balance of probabilities.
 
Reply With Quote
 
victor
Guest
Posts: n/a
 
      11-03-2011
On 3/11/2011 3:21 p.m., peterwn wrote:
> On Nov 3, 11:08 am, victor<(E-Mail Removed)> wrote:
>
>> I don't see what the benefit to the record company is of getting their
>> Rihanna fans cut off from the internet, they are the most likely to buy
>> their legit product when they do have money. It isn't anything but
>> window dressing.
>> Regular heavy torrent users are more likely downloading tv series
>> unavailable or not yet available in NZ.
>> I suspect that those users will shift from peer to peer to client server
>> download methods like premium nntp providers with SSL encryption or file
>> hosting services like Rapidshare via VPN services.

> Irrevelant to the topic at hand.
>> I don't think that the content providers who issue notices will
>> discriminate by ISP, the identification of the customer has to be done
>> by the ISP for no matter what their method of IP number allocation is.

> If I was in their shoes, I damn well would. I would want the biggest
> bang for each 25 buck notice sent out and I would achieve this by
> ideftifying and targeting static IP addresses.


That wouldn't achieve their objective, which is to reduce p2p file
sharing by the most publicity with the least expenditure.
That means making as large a public display to all the major ISPs as
possible.

>
>> And if there does prove to be some bias, any static addressed TC cable
>> customers who do get served with a final notice will churn to ADSL
>> providers.

> You must be kidding, mate. TelstraClear inhome (where available)
> currently offers the fastest internet available to average households.
> Its users would be addicted to it in the same way as a 'mainline'
> heroin addict.
>

Those users, if they intend to carry on downloading, which was already
copyright infringement before the Skynet, will have already consulted
the various forums about alternatives to bit torrent, and possibly
decided they can get better bang for their buck from other services.

There are a bunch of lawyers and consultants who make a fortune from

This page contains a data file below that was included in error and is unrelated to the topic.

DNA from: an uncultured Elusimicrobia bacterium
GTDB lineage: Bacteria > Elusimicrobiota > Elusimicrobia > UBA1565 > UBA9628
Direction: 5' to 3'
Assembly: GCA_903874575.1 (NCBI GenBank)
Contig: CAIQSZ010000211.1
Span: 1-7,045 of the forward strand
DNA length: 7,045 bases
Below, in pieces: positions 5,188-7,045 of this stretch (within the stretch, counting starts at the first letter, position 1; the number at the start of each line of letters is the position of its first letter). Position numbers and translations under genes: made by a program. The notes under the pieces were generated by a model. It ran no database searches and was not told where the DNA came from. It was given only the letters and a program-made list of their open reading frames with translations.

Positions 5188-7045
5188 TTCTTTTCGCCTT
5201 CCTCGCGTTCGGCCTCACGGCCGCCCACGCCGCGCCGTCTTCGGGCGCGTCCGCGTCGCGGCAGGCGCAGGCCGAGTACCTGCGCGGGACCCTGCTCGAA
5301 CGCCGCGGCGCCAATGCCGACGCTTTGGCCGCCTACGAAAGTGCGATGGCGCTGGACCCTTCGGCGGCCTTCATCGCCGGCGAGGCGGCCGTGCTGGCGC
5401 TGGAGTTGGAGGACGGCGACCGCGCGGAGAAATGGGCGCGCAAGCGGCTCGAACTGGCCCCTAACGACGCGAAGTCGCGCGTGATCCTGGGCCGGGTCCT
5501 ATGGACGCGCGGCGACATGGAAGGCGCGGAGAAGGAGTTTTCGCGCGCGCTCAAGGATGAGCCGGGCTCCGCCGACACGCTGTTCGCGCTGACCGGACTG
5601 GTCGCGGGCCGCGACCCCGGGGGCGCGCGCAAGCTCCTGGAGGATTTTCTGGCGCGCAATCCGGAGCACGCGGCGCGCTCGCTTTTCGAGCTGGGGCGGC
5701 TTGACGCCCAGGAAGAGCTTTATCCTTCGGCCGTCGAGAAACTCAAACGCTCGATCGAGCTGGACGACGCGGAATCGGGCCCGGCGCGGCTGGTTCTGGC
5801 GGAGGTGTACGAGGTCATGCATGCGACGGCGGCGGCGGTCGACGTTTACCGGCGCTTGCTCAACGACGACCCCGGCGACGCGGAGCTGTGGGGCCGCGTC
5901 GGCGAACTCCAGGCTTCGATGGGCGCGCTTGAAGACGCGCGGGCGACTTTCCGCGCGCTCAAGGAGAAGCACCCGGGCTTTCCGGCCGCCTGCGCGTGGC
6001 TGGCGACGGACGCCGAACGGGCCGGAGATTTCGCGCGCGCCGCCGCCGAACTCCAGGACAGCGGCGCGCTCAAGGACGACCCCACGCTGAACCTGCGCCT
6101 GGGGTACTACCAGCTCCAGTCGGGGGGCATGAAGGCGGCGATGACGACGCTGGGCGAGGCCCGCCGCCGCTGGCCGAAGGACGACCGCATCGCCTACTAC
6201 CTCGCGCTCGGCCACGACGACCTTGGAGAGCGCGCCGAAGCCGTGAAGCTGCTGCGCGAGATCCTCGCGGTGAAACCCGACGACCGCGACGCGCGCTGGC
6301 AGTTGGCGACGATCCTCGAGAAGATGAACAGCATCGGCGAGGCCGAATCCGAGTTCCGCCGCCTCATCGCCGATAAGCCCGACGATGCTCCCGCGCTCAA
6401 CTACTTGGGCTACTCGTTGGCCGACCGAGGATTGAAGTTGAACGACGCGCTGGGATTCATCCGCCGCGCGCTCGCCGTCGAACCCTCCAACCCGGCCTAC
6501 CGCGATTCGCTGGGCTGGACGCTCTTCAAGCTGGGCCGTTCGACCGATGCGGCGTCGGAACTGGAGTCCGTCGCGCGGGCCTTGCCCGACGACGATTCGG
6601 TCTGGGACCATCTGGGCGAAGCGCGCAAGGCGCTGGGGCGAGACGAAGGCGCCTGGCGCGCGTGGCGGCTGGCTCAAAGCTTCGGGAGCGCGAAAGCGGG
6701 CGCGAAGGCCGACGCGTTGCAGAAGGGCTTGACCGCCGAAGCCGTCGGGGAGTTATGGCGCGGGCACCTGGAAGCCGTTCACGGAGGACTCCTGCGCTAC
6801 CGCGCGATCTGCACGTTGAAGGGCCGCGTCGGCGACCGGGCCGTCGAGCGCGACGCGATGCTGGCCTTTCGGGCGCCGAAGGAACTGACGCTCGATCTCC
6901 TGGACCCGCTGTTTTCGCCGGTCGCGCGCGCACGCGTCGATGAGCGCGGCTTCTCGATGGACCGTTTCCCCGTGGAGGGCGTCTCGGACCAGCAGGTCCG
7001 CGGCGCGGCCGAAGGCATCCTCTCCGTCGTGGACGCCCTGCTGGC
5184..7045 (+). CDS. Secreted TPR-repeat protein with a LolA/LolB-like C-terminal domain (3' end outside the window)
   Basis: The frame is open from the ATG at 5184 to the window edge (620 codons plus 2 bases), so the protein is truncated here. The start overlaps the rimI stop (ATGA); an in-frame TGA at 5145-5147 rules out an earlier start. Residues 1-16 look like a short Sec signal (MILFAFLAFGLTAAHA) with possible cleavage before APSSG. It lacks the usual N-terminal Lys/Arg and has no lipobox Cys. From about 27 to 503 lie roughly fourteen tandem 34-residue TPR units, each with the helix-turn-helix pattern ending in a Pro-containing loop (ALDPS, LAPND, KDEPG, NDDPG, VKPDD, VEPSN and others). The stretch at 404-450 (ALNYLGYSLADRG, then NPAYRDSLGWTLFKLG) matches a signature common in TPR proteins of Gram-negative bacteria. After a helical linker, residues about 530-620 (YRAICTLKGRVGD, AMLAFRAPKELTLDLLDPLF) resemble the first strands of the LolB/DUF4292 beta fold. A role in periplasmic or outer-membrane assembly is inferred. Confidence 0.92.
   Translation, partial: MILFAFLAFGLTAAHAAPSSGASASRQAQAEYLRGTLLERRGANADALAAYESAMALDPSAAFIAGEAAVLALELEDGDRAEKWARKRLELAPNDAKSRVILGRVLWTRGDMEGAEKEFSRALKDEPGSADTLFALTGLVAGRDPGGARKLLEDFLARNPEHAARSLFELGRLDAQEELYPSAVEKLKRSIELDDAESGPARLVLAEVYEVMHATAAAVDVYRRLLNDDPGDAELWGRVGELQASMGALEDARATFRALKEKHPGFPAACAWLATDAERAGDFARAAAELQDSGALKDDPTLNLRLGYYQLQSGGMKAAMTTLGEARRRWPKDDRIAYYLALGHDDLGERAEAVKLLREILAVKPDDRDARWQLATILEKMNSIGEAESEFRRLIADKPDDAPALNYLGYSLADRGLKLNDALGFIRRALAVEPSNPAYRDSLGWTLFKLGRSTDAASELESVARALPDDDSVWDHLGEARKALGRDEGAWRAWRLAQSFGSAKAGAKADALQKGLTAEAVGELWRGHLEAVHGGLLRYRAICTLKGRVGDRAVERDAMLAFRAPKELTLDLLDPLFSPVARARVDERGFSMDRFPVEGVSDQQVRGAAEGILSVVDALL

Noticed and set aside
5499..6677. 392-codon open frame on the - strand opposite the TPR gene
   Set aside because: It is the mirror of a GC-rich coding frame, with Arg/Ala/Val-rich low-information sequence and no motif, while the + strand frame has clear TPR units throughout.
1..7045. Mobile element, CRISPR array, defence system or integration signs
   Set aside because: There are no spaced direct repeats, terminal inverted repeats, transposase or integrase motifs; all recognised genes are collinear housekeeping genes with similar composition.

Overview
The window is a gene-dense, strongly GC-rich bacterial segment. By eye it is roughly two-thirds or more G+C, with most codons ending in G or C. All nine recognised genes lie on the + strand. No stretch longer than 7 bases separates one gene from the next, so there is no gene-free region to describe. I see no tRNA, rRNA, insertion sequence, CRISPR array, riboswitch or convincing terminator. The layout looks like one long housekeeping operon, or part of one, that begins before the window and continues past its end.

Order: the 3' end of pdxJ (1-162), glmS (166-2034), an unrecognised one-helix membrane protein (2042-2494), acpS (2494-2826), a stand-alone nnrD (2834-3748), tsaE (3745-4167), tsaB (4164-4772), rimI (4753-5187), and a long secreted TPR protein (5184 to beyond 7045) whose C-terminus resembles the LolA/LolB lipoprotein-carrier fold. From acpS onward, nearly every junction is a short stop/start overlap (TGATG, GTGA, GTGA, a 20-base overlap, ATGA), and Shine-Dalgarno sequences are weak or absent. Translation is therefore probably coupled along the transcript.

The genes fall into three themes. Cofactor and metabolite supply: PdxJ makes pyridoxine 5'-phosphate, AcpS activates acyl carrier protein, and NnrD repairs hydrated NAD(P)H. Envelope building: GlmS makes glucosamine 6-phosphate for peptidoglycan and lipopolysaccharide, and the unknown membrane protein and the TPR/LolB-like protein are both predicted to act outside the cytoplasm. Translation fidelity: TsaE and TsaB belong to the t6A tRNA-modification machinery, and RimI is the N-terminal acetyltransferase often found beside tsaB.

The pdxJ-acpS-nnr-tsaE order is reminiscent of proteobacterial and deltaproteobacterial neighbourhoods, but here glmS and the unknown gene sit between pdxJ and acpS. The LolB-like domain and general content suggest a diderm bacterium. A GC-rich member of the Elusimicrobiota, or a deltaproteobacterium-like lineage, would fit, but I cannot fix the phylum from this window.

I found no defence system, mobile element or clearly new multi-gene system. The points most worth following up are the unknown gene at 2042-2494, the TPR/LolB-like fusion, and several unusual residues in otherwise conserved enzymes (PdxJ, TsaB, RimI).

encouraging this pointless whack a mole charade though.

You would think from all the grandstanding speeches about supporting our
artists and the losses to our creative industries that they would be
issuing notices for pirating of Kiwi artists, not persecuting the
parents of 13 year olds that like Rihanna or Lady Gaga on their phones.
It hardly matters what sort of connection you have for this level of
infringement.


 
Reply With Quote
 
victor
Guest
Posts: n/a
 
      11-03-2011
On 3/11/2011 3:30 p.m., peterwn wrote:
> On Nov 3, 1:25 pm, (E-Mail Removed)
> (Bruce Sinclair) wrote:
>> In article<(E-Mail Removed)>, peterwn<(E-Mail Removed)> wrote:
>>
>>
>>
>>
>>
>>
>>
>>
>>
>>> See:
>>> http://www.stuff.co.nz/technology/di...1/Piracy-war-m...
>>> y-shots

>>
>>> "TelstraClear spokesman Gary Bowering did not believe its customers
>>> were at more risk of receiving notices, as copyright owners had no way
>>> of knowing whether a particular IP address was static or dynamically
>>> generated. "

>>
>>> I am sorry Gary, but while TelstraClear may not confirm which blocks
>>> of IP addresses are 'static' or 'dynamic', those involved with 3
>>> strikes monitoring will soon get a shrewd idea which blocks of IP
>>> addresses are likely to be 'static'. For example their employees can
>>> 'harvest' inhome static addresses from friends, etc and a dozen or so
>>> addresses from each of Wellington and Christchurch will enable the
>>> address blocks to be determined with adequate accuracy (one static
>>> address indicates 252 other static addresses and two addresses 3-4
>>> blocks apart would indicate the intervening blocks are likely to be
>>> static).

>>
>>> In addition if the same IP address 'strikes' twice there is a
>>> reasonable probability that it is 'static'.

>>
>>> Once the copyright enforcement agencies are aware of the static IP
>>> ranges, it makes sense to target abusers with these addresses as they
>>> potentially get a much higher 'return' for their $25 they pay to the
>>> IP provider.

>>
>>> So Telstraclear inhome cable customers will soon be like fish in a
>>> barrel with the new rules.

>>
>> .. or have you missed the point here ? ... perhaps they are saying that
>> they can't so they don't have to, thus avoiding the law in all its
>> stupidity. ?

> I do not think I have missed any point. As I said even if TelstraClear
> refuses to disclose its static IP address blocks, those who are doing
> the copyright enforcing will soon get wind of them anyway.
>